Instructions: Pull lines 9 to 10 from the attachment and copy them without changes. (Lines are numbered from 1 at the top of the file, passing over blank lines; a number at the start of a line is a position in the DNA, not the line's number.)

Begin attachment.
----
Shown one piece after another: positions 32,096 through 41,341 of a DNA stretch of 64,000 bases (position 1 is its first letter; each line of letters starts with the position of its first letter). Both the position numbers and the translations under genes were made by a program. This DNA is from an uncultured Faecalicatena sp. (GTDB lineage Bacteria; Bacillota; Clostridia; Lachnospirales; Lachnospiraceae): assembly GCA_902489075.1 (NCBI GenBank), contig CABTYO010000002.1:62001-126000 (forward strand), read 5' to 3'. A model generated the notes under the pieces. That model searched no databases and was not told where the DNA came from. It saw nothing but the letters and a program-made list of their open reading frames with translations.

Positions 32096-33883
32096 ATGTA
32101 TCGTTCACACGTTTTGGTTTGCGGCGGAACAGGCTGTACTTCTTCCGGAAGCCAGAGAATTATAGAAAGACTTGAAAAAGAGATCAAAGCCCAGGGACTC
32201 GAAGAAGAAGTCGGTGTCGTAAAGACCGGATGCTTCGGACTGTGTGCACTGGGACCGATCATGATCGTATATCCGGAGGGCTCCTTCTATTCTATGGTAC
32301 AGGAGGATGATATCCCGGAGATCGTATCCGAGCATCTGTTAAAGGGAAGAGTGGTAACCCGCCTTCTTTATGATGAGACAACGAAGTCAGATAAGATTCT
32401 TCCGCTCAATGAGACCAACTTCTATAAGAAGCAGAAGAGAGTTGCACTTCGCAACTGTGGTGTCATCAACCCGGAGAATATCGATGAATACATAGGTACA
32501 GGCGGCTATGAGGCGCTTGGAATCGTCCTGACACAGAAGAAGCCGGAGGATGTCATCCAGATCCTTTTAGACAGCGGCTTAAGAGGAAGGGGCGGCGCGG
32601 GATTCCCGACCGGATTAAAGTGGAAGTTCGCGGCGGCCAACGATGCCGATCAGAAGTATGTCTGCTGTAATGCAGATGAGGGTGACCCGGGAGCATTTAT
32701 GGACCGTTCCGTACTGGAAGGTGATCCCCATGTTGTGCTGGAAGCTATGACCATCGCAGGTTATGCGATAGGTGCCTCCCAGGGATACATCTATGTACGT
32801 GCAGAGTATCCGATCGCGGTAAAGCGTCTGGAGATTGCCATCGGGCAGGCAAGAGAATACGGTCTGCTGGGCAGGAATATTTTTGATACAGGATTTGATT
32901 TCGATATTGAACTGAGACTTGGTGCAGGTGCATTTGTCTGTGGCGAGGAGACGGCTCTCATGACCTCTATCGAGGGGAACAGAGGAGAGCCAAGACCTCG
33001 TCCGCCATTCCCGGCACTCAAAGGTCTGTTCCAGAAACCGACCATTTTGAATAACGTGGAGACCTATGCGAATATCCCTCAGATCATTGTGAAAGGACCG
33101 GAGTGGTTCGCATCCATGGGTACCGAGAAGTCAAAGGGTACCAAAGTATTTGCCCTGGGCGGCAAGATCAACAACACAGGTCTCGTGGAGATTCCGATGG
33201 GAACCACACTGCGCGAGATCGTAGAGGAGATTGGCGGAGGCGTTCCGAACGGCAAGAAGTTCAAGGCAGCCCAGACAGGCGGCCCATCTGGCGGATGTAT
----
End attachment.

32601 GATTCCCGACCGGATTAAAGTGGAAGTTCGCGGCGGCCAACGATGCCGATCAGAAGTATGTCTGCTGTAATGCAGATGAGGGTGACCCGGGAGCATTTAT
32701 GGACCGTTCCGTACTGGAAGGTGATCCCCATGTTGTGCTGGAAGCTATGACCATCGCAGGTTATGCGATAGGTGCCTCCCAGGGATACATCTATGTACGT